Okay–enough punditry!

Good Night friends!



  1. I can only laugh when people start saying stuff like this… I think the real problem is that everybody (well, almost everybody) has indeed turned into “Millar v. Cooke,” which turns the issue from a larger question about the “right” way to do superhero comics based on established characters, into “Who does it more ‘right,’ Millar or Cooke?” (Of course, Cooke himself sort of did this by talking about The Ultimates specifically.) Since Cooke and Millar seem to be on the opposite extremes of an artificial binary opposition, the whole debate becomes about those two extremes, and you end up with Sean’s charcterization of Cooke as the “Fanboy who Can’t Let Go Of His Childhood Characters” on one end and Chris’s charcterization of Millar as “Fanboy who Can’t Let Go Of His Childhood Characters But Needs to Corrupt Them” on the other. When you look at it that way, both sides of the debate look pretty unappealing to me. But we’re missing the other artists, the Morrisons and the Gruenwalds, I suppose, whose revisionist works neither offer slavish respect nor “vomit” on their sources.

    Steven Berg

  2. And for all I know, Darwyn Cooke isn’t really the slave of “respect” he’s made to sound like — I’ve not read anything he’s written, so I wouldn’t know. I’ve read enough Millar to guess Chris’s epithet “the vomiting guy” is pretty accurate, if a bit over the top.

  3. Agreed Steven–Cooke’s actual work might be wonderful (I’m sure he’s not an Alex Ross!)–but his rhetoric is awfully lame. And Millar’s position doesn’t sound any better. Is it possible that Grant Morrison is the only living writer who remains blissfully unaware of this counterproductive binary? Roger Stern, Roy Thomas, and Gerry Conway (along with pre-nutzo Byrne) have all successfully avoided this particular Scylla-and-Charybdis in the past–but not lately… What about Bendis? (haven’t read him either)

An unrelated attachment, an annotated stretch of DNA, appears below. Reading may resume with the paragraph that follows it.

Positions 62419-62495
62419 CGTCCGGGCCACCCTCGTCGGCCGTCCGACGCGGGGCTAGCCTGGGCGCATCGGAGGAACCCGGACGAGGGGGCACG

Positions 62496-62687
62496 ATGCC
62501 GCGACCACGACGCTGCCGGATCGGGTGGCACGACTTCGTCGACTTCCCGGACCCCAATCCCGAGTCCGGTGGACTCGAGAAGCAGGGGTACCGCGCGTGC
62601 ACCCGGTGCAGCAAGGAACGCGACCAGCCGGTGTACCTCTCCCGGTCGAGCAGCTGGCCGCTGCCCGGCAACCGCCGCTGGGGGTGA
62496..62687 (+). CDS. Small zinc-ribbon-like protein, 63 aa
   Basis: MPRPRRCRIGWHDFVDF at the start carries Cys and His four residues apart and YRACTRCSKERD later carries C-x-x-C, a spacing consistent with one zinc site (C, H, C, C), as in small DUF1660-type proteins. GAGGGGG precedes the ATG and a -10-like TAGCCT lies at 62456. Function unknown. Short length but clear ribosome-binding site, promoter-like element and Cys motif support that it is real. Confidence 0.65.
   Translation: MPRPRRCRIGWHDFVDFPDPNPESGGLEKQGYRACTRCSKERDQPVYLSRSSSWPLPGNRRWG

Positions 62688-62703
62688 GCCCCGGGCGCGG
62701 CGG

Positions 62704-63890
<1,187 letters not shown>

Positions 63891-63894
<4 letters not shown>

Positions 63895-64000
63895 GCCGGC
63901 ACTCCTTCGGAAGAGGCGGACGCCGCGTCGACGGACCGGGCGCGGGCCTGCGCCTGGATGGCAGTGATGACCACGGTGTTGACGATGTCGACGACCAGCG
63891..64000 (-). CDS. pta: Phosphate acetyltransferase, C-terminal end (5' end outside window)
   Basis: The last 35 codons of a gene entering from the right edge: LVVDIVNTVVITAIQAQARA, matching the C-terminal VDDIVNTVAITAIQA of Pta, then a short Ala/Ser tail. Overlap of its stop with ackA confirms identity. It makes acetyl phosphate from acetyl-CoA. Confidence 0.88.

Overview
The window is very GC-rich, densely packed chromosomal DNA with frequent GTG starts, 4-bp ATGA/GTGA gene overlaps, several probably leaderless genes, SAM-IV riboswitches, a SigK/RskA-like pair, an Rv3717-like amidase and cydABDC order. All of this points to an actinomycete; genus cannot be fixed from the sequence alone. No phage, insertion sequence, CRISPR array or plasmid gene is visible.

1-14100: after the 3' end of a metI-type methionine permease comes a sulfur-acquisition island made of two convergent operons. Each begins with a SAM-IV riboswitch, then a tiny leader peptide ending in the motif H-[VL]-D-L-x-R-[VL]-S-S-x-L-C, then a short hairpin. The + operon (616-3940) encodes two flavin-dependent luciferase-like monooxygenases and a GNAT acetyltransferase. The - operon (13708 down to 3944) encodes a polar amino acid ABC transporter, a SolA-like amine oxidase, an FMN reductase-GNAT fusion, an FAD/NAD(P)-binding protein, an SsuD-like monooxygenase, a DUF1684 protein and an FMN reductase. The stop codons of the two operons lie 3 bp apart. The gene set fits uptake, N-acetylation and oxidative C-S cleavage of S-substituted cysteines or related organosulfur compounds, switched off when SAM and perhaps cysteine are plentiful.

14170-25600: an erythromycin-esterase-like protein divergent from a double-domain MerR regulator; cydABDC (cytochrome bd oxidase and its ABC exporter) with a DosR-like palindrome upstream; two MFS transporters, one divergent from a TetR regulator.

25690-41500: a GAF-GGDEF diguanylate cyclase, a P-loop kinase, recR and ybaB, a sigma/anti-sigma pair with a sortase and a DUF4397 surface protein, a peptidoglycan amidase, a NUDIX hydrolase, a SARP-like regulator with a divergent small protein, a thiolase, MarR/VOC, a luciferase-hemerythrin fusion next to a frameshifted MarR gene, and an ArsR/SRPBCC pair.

4. Bendis might get lumped in the “Millar” crowd because he wrote Alias, the Official Marvel Book of Saying “Fuck” a Whole Lot. But his work seems far from the “mindless iconoclasm” of Millar. I think I’d give credit also to Peter Milligan and Mike Allred with X-Statix, despite that book’s inaccurate (but probably very clever on Marvel’s part) marketing as the superhero comic for people who hate superheroes. I can’t think of any others, although that’s probably more a matter of my (willfull) ignorance of most currently published superhero series.

  5. “If Lee/Ditko had adhered to Darwyn Cooke’s philosophy would we have gotten Spider-Man or Doctor Strange? No way.”

    If I could offer a rebuttal: Spider-Man and Doctor Strange were not ‘unsettling’ re-creations of new characters Dave. Stan, Steve, and Jack (depending on who you listen to) Wanted to do something unsettling and Created a new character or two to do so. Darwyn is all about The Authority or whatever, ‘unsettling’ new heroes doing great big new things and setting new standards. New creations, new works for adults. Not dumbing-down and X-TRIZ3MME3E-ing children’s characters…

    There’s a clear difference there isn’t there?

    – Christopher

  6. Christoher,

    I just don’t see the difference between creating new characters and using established ones–what I want are interesting new stories. Characters are tools that help a writer & artist tell a story–that’s it!


  7. Cooke’s New Frontier is pretty rockin’ homage-y stuff. Highly entertaining.